- How are you currently working with district government?
- What do district governments need to develop the capacity to fully lead the process of development in their districts?
- What are the practical implications of working comprehensively together at the district level?
- What can we do as development partners and implementing partners to realize this vision?
The key takeaways from this session included the need to demonstrate clear alignment of Mission activities to district development plans, ensure strong linkages between district goals and Mission activities, create ownership at the community level, and leverage local resources.
Lastly, participants conducted peer reviews of each others’ annual work plans, focusing specifically on integration according to the criteria below.
Implementing Partner Work Plan Integration Review Criteria
- Does the work plan realize cross-sectoral opportunities?
(including leveraging the technical expertise and/or interventions of USAID partners to create synergies in multiple technical areas)
- Lead to added value and results?
(including the ability to reach a greater number of beneficiaries and realizing opportunities to provide cost savings)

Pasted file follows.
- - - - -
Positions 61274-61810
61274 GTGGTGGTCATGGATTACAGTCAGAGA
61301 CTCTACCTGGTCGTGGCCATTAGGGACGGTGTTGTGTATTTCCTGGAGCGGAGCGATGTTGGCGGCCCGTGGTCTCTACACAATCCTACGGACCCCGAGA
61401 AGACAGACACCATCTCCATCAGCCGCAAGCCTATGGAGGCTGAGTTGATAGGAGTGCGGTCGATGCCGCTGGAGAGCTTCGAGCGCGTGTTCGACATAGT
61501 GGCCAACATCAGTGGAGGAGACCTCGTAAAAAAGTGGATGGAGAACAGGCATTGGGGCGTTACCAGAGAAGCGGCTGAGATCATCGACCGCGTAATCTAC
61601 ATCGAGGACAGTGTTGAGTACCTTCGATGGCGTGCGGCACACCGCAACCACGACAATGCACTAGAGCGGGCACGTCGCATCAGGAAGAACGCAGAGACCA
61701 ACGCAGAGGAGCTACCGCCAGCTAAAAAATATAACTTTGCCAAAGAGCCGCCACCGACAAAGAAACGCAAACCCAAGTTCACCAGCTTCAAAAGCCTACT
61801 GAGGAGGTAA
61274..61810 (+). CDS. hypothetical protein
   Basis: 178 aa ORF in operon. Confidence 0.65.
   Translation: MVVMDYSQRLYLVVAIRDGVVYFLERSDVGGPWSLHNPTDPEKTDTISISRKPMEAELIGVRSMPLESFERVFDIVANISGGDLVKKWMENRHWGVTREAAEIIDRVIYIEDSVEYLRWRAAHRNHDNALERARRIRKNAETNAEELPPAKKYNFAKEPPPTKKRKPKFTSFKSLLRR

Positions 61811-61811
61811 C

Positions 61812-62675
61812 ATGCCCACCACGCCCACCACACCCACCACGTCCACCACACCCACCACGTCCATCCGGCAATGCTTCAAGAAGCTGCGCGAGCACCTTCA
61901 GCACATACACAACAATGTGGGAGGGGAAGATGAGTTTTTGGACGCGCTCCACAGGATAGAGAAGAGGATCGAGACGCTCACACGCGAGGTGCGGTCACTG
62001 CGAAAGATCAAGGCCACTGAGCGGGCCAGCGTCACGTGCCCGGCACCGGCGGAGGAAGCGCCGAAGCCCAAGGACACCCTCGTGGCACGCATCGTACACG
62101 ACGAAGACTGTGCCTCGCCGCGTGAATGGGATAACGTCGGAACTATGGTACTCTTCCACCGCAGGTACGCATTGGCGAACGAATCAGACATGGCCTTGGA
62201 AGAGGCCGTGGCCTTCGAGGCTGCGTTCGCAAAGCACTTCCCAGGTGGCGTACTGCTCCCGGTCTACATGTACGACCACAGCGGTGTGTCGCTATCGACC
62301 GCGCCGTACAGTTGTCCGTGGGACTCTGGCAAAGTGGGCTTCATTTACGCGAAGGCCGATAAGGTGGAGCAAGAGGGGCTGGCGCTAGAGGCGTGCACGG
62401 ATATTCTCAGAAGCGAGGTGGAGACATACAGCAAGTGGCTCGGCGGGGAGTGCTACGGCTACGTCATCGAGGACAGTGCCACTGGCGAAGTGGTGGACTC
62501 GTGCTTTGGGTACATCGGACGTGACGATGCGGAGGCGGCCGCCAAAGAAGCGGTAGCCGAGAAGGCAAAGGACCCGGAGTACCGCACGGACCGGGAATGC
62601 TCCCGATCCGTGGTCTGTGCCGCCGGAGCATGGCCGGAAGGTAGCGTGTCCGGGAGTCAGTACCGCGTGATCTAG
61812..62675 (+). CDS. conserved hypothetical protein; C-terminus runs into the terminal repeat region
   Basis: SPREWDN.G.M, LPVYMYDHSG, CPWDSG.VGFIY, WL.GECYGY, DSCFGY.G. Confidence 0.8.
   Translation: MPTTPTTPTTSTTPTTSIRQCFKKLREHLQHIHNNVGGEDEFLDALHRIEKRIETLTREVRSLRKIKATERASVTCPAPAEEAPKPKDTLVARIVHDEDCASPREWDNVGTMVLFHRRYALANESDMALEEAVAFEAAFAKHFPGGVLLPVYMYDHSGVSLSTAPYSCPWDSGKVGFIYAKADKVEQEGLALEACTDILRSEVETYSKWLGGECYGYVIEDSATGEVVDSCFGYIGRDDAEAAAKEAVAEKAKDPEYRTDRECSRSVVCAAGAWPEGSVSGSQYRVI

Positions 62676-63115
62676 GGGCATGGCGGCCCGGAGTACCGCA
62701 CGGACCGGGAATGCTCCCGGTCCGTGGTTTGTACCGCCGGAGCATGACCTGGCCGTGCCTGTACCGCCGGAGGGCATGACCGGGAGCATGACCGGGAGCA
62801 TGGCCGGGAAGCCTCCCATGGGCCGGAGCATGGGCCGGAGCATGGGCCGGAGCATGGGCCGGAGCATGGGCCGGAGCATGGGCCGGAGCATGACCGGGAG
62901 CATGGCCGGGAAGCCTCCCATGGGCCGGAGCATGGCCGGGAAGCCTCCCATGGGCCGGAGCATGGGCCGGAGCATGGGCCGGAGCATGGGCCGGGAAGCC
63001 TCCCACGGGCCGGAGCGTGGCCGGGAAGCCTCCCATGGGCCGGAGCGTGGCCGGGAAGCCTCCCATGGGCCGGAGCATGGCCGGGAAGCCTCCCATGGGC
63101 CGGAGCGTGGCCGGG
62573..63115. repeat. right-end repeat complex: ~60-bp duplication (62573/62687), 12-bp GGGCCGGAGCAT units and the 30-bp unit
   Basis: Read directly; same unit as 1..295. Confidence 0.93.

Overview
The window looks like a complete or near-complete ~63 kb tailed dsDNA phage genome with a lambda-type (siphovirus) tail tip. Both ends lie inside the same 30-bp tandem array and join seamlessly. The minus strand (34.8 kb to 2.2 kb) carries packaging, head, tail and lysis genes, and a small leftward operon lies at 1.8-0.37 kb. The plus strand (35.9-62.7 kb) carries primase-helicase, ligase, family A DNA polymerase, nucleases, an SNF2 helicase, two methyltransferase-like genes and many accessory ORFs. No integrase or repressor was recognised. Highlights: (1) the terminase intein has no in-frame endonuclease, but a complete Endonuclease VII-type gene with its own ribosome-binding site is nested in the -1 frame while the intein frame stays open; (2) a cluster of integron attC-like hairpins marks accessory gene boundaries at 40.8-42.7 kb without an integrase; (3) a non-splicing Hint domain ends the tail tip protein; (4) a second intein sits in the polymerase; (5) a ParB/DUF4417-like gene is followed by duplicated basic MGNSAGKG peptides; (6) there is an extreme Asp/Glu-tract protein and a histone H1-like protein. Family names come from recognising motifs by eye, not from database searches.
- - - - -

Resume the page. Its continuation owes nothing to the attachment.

- Reflect a shared purpose?
(including sharing a stake in the process and outcome, and accessing a skill or technology not possessed by the implementer)
- Reflect actions to operationalize integration?
(including joint planning, identifying clear roles and responsibilities, and facilitating formal and informal frequent communications during the planning and implementation phases)
- Support district development goals?
(including using and strengthening local systems, identifying gaps, challenges, opportunities and aligning activities to district implementation plans/district development plans)
Based on the results of the peer review, partners modified and adjusted how their FY2015 work plans incorporated integration. Participatory processes like this are key to successful activity integration. By providing a real-time, collaborative environment, USAID/Malawi supports partners to share successes to date, portfolio progress, as well as implementation challenges.
CLA in Action articles are intended to paint a more detailed picture of what collaborating, learning, and adapting (CLA) looks like in practice. Unlike other disciplines, CLA is not a technical "fix;" it looks different in different contexts. This series will showcase examples of intentional collaboration, systematic learning, and resourced adaptation, some of which you may find applicable to your own work. The case studies, blogs, and resources represented in this series document the real-world experiences of development practitioners experimenting with these approaches for the benefit of sharing what's possible.